I have a friend who writes an interesting blog about running a small business in Bend. My friend owns a book, comic, games, and card store in downtown that has survived for more than 27 years. The blog usually focuses on the challenges of making a small business work and the “Bend Bubble.” My friend correctly predicted the collapse of the real estate market several years ago by comparing it to the bubble in the sports trading card market in the 1980s. He’s a smart guy with some great insights about small business.
Interesting blogs attract loyal followers and contributors who sometimes stray beyond the bounds of good taste or good sense. Several folks who contribute to the Bend blog seem to delight in the current financial crisis and the misery to come. Some make bold predictions about what will happen in the years ahead, and one recently advised that people should enjoy their turkey this year because there may not be one in 2009.
I rarely make bold predictions anymore. Yesterday, I paid $1.75 for a gallon of gas that cost more than $4 as recently as September. I have no idea what I will be paying in January. I can guess that we will see more business closures and job reductions over the next year, but I also see new investment and job creation both locally and nationally. I will go out on a limb and say that 99 percent or more of Americans who can afford to purchase a turkey in 2008 will also be able to buy one in 2009.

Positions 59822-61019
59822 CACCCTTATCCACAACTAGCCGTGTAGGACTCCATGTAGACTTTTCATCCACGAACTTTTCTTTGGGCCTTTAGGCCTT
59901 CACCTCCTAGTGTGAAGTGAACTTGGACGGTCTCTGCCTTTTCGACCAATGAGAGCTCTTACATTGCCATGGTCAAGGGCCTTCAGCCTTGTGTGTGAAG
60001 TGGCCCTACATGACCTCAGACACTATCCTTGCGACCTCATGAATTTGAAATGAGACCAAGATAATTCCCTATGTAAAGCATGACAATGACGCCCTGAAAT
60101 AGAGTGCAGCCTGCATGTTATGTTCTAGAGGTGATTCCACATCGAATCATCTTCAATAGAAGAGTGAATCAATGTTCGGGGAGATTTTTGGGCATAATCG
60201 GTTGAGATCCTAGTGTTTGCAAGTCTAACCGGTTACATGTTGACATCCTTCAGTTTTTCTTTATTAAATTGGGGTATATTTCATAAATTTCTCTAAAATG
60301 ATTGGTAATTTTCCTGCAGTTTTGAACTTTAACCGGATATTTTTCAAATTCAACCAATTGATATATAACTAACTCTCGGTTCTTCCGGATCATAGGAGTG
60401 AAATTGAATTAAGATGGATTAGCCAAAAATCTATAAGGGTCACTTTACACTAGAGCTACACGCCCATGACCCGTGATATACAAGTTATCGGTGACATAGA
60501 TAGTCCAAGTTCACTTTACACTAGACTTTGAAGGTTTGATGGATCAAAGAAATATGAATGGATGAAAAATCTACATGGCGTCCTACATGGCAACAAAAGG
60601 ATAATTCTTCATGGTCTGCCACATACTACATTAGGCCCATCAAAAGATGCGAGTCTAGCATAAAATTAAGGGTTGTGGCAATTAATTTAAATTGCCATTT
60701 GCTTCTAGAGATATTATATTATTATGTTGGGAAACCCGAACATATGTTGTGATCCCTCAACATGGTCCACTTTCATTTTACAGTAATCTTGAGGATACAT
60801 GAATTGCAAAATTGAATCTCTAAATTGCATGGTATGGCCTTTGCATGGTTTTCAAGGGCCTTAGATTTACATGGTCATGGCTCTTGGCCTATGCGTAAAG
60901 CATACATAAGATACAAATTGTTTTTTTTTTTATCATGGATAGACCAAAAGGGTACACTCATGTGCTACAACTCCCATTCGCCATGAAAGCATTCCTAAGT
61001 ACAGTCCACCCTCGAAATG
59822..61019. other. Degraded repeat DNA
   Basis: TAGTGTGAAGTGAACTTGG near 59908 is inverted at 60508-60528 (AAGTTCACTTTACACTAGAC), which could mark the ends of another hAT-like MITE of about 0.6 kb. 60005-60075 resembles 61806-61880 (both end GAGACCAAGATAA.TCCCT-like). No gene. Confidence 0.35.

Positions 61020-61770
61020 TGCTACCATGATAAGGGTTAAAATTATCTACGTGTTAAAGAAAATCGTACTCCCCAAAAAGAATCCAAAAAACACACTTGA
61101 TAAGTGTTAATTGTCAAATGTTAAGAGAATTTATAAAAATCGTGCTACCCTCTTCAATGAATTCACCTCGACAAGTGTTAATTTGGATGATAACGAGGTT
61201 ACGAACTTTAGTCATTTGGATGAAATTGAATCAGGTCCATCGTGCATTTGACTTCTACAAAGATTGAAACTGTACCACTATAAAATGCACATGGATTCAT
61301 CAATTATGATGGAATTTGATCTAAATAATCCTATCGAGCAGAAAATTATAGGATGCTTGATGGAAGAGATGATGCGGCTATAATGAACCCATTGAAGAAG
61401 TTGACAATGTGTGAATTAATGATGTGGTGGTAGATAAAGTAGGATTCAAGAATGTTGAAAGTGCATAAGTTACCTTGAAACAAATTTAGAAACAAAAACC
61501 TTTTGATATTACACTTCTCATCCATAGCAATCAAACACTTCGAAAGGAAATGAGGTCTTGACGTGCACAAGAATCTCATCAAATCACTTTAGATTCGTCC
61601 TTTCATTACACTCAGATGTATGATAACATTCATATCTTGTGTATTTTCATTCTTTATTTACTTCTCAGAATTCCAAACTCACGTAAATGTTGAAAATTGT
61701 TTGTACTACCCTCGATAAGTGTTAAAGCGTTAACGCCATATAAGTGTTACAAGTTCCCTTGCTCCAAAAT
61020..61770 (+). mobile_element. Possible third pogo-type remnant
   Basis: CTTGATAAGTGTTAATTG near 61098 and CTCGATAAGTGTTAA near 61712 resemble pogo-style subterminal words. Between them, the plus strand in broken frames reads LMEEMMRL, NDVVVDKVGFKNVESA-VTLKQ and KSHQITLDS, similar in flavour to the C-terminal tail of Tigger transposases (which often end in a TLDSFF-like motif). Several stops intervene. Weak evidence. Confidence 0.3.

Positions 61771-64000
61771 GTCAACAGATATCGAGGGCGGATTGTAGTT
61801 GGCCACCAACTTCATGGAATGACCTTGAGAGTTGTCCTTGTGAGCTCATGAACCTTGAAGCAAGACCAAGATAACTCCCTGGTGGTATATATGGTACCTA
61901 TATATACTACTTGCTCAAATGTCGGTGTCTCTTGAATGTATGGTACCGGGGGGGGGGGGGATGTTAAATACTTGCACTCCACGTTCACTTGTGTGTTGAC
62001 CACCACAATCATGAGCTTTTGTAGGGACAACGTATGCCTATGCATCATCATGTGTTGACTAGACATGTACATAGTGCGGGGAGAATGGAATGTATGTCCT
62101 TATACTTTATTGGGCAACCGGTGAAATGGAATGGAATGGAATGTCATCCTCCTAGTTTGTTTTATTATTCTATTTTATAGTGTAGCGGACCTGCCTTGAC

Unemployment is not an abstract statistic to me, however. During the early 1980s, I lost jobs and made ends meet by babysitting for a few months. Managing a city is easy by comparison. I have a son who recently lost his job as a project manager for a construction company and is having a hard time finding something to support his family. Despite my concern for him, I know that unemployment can help people make positive changes in their lives. Unemployment motivated me to go to graduate school, where I received the training to become a city manager. The financial security I enjoy today can be traced to the decisions I made while I was unemployed. I’m sure I would not have recognized at the time the educational value of changing dirty diapers.
I wish everyone who reads this blog a very Happy Thanksgiving. Since my record at predicting the future is so poor, I won’t offer any assurances of good times to come. I believe that our obligation to ourselves and those around us is to make the best of whatever challenges we may face and turn them into opportunities.